Even in the 1590s, Shakespeare knew the usefulness of computation. In Richard III, the Crookback realises ‘by true computation of the time’ that he cannot possibly be his father’s child and so must be a bastard, while in The Comedy of Errors ‘by computation and mine host’s report’, Antipholus of Syracuse makes sense of the chaos of information around him. I think that if he were alive today Shakespeare would have been at the forefront of developments in popular entertainment, just as he was 400 years ago. However, contemporary film-making would not have interested him; as a medium, he would have thought it as hackneyed as a Mystery Play, the same old plots coming round year after year. On the other hand, computers and video games would have excited him, since all his work seeks to create a virtual reality, a simulation of life, where individuals attempt to emerge from the ‘quaint mazes’ of circumstance. The tenor of Macbeth’s question ‘Is this a dagger which I see before me’ is recognisable today in the networks of artificial intelligence which give structure to our lives, but Macbeth’s horrified realisation on the stage is our suspension of disbelief before the cathode-ray screen.
What divides our world from Shakespeare’s is the inexorable rise of the concept of a private life and the corresponding diminishment of public apprehensions of live entertainment. Many people now feel awkward seeing Shakespeare in the playhouse. This phenomenon has three causes. Firstly, there is the audience’s embarrassment at not understanding the words, so distant are they from our stunted conversations; secondly, there is the discomfort which comes from realising that today’s actors don’t comprehend them either (even John Gielgud admits to bafflement in this regard); and thirdly, there is a sense that we have lost the habit of sitting together en masse. In the last twenty-five years, television, an inherently intimate and informal medium, has almost destroyed the communal energies which fuelled the English theatre for 350 years.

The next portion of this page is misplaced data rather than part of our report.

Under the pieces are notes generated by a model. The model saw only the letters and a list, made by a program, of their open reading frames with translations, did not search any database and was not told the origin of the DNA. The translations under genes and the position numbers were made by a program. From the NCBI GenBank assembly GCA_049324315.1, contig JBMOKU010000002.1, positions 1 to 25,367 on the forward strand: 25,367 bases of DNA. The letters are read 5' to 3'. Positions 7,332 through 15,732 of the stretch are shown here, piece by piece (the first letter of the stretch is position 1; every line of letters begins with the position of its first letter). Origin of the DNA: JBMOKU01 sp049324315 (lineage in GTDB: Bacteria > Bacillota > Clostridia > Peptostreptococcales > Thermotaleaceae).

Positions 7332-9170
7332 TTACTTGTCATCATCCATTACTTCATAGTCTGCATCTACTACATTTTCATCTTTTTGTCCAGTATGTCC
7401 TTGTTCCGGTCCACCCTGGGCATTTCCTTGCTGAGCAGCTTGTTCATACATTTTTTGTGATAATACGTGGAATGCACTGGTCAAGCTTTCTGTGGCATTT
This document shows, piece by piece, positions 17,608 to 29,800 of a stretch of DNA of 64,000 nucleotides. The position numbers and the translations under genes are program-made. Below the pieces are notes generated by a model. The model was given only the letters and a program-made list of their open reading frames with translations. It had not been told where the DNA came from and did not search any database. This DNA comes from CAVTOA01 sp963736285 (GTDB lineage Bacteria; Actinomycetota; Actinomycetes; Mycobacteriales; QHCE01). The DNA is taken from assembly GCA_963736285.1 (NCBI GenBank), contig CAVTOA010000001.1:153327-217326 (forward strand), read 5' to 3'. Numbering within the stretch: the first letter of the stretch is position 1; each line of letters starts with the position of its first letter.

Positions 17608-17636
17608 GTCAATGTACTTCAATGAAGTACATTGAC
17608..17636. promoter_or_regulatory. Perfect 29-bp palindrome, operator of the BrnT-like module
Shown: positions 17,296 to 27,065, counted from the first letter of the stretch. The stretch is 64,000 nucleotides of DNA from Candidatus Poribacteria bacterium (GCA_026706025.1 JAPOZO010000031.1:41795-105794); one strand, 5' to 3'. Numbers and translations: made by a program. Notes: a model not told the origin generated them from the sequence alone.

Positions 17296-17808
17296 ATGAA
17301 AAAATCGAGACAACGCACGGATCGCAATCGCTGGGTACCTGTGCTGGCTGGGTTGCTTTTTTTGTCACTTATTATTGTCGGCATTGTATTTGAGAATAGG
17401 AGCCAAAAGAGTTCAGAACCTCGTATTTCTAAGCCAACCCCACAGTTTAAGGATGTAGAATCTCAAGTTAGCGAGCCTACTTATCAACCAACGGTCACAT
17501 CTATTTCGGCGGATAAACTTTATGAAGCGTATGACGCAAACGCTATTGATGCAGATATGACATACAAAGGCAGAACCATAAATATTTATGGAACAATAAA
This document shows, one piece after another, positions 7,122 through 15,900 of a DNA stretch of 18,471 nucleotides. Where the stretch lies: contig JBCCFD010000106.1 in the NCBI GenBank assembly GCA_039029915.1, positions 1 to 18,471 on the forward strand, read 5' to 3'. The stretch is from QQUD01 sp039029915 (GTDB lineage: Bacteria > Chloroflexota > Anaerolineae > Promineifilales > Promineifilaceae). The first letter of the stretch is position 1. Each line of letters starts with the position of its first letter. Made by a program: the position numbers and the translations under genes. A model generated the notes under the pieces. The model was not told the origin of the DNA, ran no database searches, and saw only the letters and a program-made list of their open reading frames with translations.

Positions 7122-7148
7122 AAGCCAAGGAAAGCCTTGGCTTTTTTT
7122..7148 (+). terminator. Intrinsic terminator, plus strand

Rather than complaining about the state of affairs, it is up to publishing houses, and to theatre companies, to embrace the new technology to produce interactive Shakespeare editions for both educational and recreational purposes; editions which revivify great performances of the past, but which also encourage new ones for the present. Imagine how a CD-ROM of A Midsummer Night’s Dream might look, how the voices might be seen. The screen would be bisected (the split corresponding, perhaps, to the left and the right lobes of the brain, the reason and the senses) and, on the left, the text of the play would appear. Using a mouse, the interactive reader might ‘click’ on to a difficult word or phrase and, instantaneously, an explication would appear on screen; click on again and there might appear several interpretations from great critics or previous editors. At this point, there would be little difference between this electronic text and a good paperback edition. But remember that the screen is bisected, and so as one scrolled through the passages, one would have the option to view video clips of performances of that section of the play. One might see footage from Max Reinhardt’s film version, or images from Lindsay Kemp’s 1984 production, or Brian Glover as Bottom in the BBC Shakespeare production of 1981, or, if the CD-ROM was being produced in conjunction with a progressive contemporary theatre company, one might be able to replay a performance by, say, the Cheek by Jowl Company. Clearly, there might be copyright problems, and Equity might huff and puff, but the technology is imminent, and needs to be met and moulded to humane ends, not those of the global entertainment industry.